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How You Can Help

California food banks rise to the challenge of feeding the hungry this holiday season

By Daniel Wetter

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Scholastic Kid Reporter Daniel Wetter interviews Sister Libby Fernandez, director of Loaves and Fishes in Sacramento, California, November 19, 2008.
Scholastic Kid Reporter Daniel Wetter interviews Sister Libby Fernandez, director of Loaves and Fishes in Sacramento, California, November 19, 2008.

The smell of barbequed chicken, garlic bread, and soup permeated the four-acre compound at Loaves and Fishes in Sacramento, California, last week. The private charity, which was founded in 1983, fed 650 people the day Scholastic News paid a visit. That is 10 percent more than the number of people fed this time last year.

Sacramento is just one of the many cities that has felt the increased need for food banks—along with a decrease in donations. Food banks around the country are starting to feel the pressure of a downward economy and a 6.1 percent nationwide unemployment rate.

This year the Red Cross suffered a 30 percent decrease in donors. The Meals on Wheels Association of America closed its services in California, Texas, and Minnesota.

"I'm afraid at the thought of the upcoming Thanksgiving," said Sister Libby Fernandez, the director of Loaves and Fishes in Sacramento.

About 1,000 people are expected to participate in the second-annual turkey cook-off sponsored by Loaves and Fishes Sacramento Councilmember Rob Fong.

"It's just amazing to give," says Fong. He encourages all ages to help out with food banks during the holidays and the rest of the year.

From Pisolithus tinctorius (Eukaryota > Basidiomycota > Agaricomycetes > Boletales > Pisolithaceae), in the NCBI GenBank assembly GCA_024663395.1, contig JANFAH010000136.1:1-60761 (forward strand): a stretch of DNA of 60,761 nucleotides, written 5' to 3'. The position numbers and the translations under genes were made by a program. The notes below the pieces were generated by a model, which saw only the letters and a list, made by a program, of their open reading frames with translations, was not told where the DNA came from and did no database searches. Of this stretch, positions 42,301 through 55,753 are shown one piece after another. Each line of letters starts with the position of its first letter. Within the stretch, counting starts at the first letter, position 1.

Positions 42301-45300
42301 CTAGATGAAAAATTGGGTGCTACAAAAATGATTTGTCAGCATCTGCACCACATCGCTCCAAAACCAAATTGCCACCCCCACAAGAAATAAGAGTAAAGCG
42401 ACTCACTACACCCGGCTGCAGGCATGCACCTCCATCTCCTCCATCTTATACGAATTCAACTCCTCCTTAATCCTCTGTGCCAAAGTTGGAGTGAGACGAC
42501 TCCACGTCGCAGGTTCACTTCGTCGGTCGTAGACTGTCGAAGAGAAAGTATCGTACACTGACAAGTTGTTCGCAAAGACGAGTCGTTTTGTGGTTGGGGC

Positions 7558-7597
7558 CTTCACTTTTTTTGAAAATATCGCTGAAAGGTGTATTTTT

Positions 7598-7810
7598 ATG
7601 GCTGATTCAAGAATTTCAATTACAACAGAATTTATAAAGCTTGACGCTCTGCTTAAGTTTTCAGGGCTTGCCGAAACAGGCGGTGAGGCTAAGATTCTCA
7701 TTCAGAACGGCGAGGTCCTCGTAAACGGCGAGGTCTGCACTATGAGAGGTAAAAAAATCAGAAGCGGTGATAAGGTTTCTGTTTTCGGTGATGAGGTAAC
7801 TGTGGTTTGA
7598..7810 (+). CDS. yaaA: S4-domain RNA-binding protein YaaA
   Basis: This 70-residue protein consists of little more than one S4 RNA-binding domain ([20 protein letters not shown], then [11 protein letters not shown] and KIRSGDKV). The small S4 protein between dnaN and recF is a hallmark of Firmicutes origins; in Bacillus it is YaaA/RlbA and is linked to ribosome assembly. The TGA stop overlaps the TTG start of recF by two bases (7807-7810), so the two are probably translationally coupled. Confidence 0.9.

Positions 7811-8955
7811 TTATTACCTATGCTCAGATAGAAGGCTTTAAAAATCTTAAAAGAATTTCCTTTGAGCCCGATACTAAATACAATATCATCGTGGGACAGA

Good News

Though the Sacramento Food Bank and Family Services has seen a 15 to 20 percent increase in the number of people needing food, the group has also seen an increase in community support, says food bank president Blake Young.

"I just tell people to come out and share the experience," Young says.

The Sacramento Food Bank hosted a Turkey 500 on Thursday, hoping to get at least 500 turkeys. They ended up with almost 3,000, well above what was expected. The first annual Turkey 500 was a way for the Sacramento Food Bank to get turkeys for Thanksgiving.

Kids Give Back Too

Kids also have the opportunity to donate and help with charities. Cara Benson, 12, donated to Loaves and Fishes on Thursday. She gave 130 rolls of toilet paper and said that she comes every year because she wants to give back.

Dani and Ariel Young, ages 10 and 12, volunteer at the Sacramento Food Bank.

"It is a lot of fun volunteering," says Ariel. Dani says that it gives her a warm feeling to serve the needy.

Although the economy is tough right now, many people are still giving and donating to help brighten another person's holiday.

"We are their family," says Sister Libby, noting that many homeless people do not have family support.

To find out about food banks in your area and how you can help, do a quick Web search. Enter the city and state in which you live, and add the search term "food bank."


Read today’s story and answer the following question.

blog it Thanksgiving is a time to reflect on all the things you are thankful for. What are you most thankful for this holiday season?

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